From the viewpoint of a former line cook, I have to say that that's not necessarily true. Everyone is put on edge, FOH and BOH, and when people are nervous, shit happens. Not necessarily to the critic's table, but possibly within his/her earshot. One place where I worked, we all knew when Moira Hodgson was in the house. That didn't stop a server from forgetting not just who got what at the table, but which table was which, to the point of asking her table what number they were (as if they'd know??). That made it into the review, along with mostly positive mention of the food. Which would have made a bigger impression on you?

 

This makes it more probable that the critic will be reviewing an experience that the average consumer could not replicate.

 

Again, yes and no. In my experience of having worked at several places (four, iirc) during their review period, at some places the exec chef or chef de cuisine will make everyone bring out the absolute best pieces of product, and will personally cook for the critic's table. That certainly won't happen for "the average consumer." Or s/he may send out something that is not SOP, and the critic may mention that item glowingly, thereby requiring the restaurant to start doing it for everyone because they now expect it. That happened with Ruth Reichl receiving very special chef-made sausage as an amuse, which of course she adored; but there was no way we could have kept that up immediately, so we ended up giving away purchased stuff. It was good enough sausage, but certainly not house-made as she reported, and it became an unexpected expense. OTOH, at another place, we knew but didn't do anything special (it was lunch), and so the critic got exactly what anyone else would get.

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<snip out the Pig>

But if the restaurant has advance notice of the critic's arrival, the bad performances are less likely to occur, while the good ones will be better than ever.

From the viewpoint of a former line cook, I have to say that that's not necessarily true. Everyone is put on edge, FOH and BOH, and when people are nervous, shit happens.

I was referring specifically to things the restaurant could do in advance if it knew when the critic was coming. I am sure you can think of at least a dozen.

 

I do realize that once they realize the critic is there, people get nervous. Frank Bruni once said that there was frequently a moment of recognition mid-meal, when suddenly everything changed. And he said, about half the time, service got worse, instead of better. Now, those keeping count of how often the critic is recognized, would classify those incidents as "recognized visits." But because he was not recognized immediately, he has a basis for comparison.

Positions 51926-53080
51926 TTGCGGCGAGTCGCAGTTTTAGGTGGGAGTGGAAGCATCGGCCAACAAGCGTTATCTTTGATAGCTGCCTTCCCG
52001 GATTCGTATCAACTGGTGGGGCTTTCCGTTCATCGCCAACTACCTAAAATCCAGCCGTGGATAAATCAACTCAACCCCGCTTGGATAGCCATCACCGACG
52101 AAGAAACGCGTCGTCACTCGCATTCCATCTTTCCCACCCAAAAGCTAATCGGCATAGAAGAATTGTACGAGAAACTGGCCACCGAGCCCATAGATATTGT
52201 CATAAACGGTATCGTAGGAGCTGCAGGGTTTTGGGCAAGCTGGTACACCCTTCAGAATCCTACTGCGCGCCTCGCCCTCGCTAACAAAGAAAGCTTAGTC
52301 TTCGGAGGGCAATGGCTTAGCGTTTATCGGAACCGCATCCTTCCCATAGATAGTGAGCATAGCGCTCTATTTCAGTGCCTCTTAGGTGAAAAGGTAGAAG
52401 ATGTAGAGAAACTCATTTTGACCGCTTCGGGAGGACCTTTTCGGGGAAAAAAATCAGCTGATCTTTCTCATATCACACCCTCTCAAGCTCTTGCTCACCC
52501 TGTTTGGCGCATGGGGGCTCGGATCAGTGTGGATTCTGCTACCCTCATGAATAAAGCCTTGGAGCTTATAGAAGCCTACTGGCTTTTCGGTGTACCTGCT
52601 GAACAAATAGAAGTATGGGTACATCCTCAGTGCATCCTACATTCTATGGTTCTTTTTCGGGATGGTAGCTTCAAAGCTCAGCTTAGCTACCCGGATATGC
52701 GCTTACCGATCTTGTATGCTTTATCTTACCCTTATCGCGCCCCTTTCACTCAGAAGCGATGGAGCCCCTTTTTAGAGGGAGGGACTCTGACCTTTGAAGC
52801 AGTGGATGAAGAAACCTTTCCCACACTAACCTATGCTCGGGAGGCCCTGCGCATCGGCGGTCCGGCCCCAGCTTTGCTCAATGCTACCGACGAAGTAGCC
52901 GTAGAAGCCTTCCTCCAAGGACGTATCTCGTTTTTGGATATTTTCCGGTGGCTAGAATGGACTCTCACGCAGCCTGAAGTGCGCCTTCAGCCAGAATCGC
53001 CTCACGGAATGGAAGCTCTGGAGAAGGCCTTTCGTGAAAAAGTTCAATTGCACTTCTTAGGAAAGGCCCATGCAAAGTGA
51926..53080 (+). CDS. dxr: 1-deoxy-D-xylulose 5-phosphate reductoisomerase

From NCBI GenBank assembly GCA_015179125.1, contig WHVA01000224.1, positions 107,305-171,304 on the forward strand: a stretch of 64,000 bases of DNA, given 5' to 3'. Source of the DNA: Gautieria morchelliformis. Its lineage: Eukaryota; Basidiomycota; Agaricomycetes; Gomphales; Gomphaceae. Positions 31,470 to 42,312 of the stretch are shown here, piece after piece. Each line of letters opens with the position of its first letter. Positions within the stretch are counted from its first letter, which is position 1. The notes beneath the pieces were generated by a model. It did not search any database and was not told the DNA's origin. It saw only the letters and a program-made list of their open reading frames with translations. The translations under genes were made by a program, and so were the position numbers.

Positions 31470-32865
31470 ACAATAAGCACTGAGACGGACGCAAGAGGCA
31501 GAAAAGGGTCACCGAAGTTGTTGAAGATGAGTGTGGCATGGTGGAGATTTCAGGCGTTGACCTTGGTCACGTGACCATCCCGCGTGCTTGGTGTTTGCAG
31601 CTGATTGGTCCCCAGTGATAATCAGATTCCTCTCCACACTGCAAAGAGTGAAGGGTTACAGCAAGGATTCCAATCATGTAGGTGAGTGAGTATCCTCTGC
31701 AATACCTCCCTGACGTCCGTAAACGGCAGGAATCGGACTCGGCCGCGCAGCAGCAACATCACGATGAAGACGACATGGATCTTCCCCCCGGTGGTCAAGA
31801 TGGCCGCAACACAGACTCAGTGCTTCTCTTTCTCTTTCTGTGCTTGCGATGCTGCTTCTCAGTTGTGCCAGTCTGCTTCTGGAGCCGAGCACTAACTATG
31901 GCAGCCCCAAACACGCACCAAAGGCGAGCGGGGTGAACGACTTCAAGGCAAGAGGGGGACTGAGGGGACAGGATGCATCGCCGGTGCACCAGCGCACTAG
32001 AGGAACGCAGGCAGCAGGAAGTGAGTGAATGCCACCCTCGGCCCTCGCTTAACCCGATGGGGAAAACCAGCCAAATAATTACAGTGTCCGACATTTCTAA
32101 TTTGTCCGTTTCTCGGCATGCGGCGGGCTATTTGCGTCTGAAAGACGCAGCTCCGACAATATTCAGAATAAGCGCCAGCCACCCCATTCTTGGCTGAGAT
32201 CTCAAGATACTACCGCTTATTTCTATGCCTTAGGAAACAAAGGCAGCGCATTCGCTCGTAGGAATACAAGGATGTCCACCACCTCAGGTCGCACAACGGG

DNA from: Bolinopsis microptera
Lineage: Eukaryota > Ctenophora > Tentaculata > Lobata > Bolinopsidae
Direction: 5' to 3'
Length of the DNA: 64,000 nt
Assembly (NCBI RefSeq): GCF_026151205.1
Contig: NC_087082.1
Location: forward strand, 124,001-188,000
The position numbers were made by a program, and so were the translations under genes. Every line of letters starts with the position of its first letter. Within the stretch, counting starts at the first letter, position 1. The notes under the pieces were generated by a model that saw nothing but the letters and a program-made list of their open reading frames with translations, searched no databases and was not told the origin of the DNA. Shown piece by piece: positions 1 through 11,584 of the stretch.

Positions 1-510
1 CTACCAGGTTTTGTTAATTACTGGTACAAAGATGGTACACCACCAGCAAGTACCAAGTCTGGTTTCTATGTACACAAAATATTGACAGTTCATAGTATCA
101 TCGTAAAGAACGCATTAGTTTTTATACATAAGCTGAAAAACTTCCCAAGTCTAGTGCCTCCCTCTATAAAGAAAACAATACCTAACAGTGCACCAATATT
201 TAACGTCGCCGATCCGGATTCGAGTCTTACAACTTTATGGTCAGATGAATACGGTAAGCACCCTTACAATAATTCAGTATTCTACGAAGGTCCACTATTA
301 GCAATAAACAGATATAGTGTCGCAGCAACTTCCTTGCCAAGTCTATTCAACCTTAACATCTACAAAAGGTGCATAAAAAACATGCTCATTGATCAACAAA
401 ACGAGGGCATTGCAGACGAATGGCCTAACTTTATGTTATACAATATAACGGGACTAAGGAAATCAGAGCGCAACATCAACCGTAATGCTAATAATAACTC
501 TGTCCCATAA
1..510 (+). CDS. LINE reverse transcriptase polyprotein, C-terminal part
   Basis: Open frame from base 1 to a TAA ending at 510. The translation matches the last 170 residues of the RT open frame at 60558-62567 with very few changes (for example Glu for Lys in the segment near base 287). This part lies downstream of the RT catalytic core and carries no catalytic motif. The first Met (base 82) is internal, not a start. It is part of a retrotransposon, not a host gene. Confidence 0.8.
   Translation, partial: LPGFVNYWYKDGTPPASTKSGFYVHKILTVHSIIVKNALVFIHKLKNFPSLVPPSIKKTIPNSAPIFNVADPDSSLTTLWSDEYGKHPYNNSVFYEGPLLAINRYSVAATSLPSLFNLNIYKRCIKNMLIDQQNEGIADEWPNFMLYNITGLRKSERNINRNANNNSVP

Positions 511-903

I suspect that some of the nervousness Suzanne referred to is because of the surprise: you don't know the critic is coming that day. The staff may not even recognize him until mid-meal, and then, "Oh, s#*&^#^@!" Now, compare that to the situation where you have several days'—or at some restaurants, even weeks'—notice of his visit. I have to assume that there would be much less tendency to panic. This is a situation that I am assuming Suzanne has never experienced, because no pro critic (not even Restaurant Girl, if we can believe her) reserves under his or her own name.

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And you know, that might ultimately lead to a more representative assessment of the restaurant's general capabilities than a Times critic inadvertently being on the receiving end of the bad meal or service disaster just about every restaurant occasionally executes.

That really makes no sense, Mr. Pig. After all, atypical performances can be good or bad. As a review requires a minimum of three visits, these anomalies ought to even out.

 

Logically impeccable, but the consequence nonetheless is that representative critics have the habit of making whatever went wrong the angle of the review. Bruni didn't get a drink spilled on him every time he went to ADNY (I think that's where it was), and I hope he didn't fail to find the restroom every time he went to Blue Ribbon. But that's what we read about.

 

But if the restaurant has advance notice of the critic's arrival, the bad performances are less likely to occur, while the good ones will be better than ever. This makes it more probable that the critic will be reviewing an experience that the average consumer could not replicate.

 

It makes it more probable that we'll read a review about what the restaurant is capable of rather than a review about how Mr Big didn't get seated right away.

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Bruni didn't get a drink spilled on him every time he went to ADNY (I think that's where it was), and I hope he didn't fail to find the restroom every time he went to Blue Ribbon. But that's what we read about.

No reviewing strategy can compensate for an irresponsible or incompetent critic. I just rechecked the ADNY review, and there was no complaint about a spilled drink. The one time I distinctly recall him mentioning a spill, in his no-star review of Ago, he specifically said that his complaint was not the spill itself (accidents happen), but the restaurant's failure to make amends afterwards. Now, ham-handed service, like an over-cooked pork chop, can be an anomaly or a regularity. If he's doing his job, then he's reporting these things either because he's detected a pattern, or because the failure is inexcusable. I don't think he ever mentioned an accidental spill for its own sake.

 

But if the restaurant has advance notice of the critic's arrival, the bad performances are less likely to occur, while the good ones will be better than ever. This makes it more probable that the critic will be reviewing an experience that the average consumer could not replicate.

It makes it more probable that we'll read a review about what the restaurant is capable of rather than a review about how Mr Big didn't get seated right away.

I am not much interested in what the restaurant is capable of, unless I have access to the same experience. Otherwise, it's like reading a travelogue of a place I will never visit. (Yes, I do read those sometimes, but not for the same reason as restaurant reviews.)

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You are arguing with things I didn't say.

 

And you know, that might ultimately lead to a more representative assessment of the restaurant's general capabilities than a Times critic inadvertently being on the receiving end of the bad meal or service disaster just about every restaurant occasionally executes.

 

My opinion.